A few months after Lesetja Kganyago was appointed Reserve Bank governor, he invited editors for a round-table discussion on domestic and global economic matters.
In a modern democracy the rules governing the political system and the political system are regarded as legitimate. There is no reason for noncompliance, especially by those who are supposed to lead by example. But rules are updated from time to time to ensure that they keep up with developments.
In South Africa we have rogue elites that want to change the banking and financial regulations for their selfish interests. In the process of destroying rules and attempting to establish a lawless society, they rob citizens of the opportunity to enjoy the new democratic order.
Many South Africans are not sure whether to laugh or cry when they evaluate the state of the nation or the state of the country’s leadership. Constitutional democracy is in place, but the rules that underpin it are under threat from a new evil.
Most South African Politicians have privatised the national excitement. They don’t worry about the country and its economy. They have gone rogue, having fun,buying properties and enjoying themselves with Tax payers money . Their insatiable appetite for public money is numbing. Corruption turns them on.
These political elites are at war with state institutions that threaten to disturb their romance and dominance. Take the ongoing fight by the rogue elites for the control of the National Treasury and the attempts to weaken the South African Reserve Bank, for example. The rogue elites don’t care that these institutions were established by the constitution. Anyway, they see the constitution as a stumbling block to efficient looting.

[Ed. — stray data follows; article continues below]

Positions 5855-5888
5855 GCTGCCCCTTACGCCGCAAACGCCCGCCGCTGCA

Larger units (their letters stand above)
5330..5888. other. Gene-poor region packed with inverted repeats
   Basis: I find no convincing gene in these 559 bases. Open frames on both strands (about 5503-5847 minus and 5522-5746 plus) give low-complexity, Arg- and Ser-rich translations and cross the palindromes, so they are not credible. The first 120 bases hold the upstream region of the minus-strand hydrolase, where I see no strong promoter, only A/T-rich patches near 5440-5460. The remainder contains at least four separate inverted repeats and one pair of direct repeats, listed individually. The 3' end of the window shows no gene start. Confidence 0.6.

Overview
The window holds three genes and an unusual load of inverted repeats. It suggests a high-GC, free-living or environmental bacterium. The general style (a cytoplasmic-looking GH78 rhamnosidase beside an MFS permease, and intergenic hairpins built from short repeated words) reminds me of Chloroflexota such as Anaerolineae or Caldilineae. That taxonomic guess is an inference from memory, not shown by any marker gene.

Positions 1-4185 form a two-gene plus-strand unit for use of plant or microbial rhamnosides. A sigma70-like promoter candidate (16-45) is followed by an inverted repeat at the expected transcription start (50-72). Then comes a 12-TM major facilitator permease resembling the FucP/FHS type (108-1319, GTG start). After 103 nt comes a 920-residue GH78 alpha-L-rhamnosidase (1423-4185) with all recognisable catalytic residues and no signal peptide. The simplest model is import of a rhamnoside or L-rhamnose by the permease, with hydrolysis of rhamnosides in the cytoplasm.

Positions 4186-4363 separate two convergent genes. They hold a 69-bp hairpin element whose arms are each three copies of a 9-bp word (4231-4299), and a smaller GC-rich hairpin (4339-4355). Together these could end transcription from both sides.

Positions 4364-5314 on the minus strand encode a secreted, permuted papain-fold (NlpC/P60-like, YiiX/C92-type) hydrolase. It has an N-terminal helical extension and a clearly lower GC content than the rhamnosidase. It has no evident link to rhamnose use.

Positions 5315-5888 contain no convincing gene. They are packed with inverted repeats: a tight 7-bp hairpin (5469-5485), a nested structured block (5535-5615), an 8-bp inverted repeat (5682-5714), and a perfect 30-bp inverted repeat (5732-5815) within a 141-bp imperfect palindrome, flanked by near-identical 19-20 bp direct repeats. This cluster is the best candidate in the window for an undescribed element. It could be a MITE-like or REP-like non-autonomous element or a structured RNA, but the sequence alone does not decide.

We only have to look at Zimbabwe for what happens when institutions like the treasury and the central bank are weakened and re-purposed to serve political selfish interests. Zimbabwe is broke. It can hardly afford to pay civil servants their salaries. It doesn’t have a currency.
Zimbabwe’s economic collapse should scare us all. It should serve as a wake-up call. There was a time when the Zimbabwean economy was big and intractably linked with South Africa’s. Whenever economic policy changes were mooted in Zimbabwe the rand would react. But not anymore.
Robert Mugabe used to think of himself as the most prominent leader in Southern Africa. Now he has no political clout to speak of.
Only his Zanu-PF cronies take him seriously because he runs the country’s brief case that contains whatever little is left of the ruins that he himself caused. No amount of tired anti-imperialist rhetoric has helped him to generate wealth for Zimbabweans.
Economic growth needs strong institutions that serve the nation. Institutions work well when they are led by strong leaders. And strong leaders are those who respect the rules, the constitution and the electorates.
In Zimbabwe the strong leaders lost to the Mugabe-led rogues who transformed state institutions by tempering with the rules for short-term gain.
South Africa’s Treasury and the South African Reserve Bank have so far managed to repel the rogue elites because for years they were run by people who respect rules.
How one wishes the South African executive (cabinet) can respect its own rules of this our great Nation.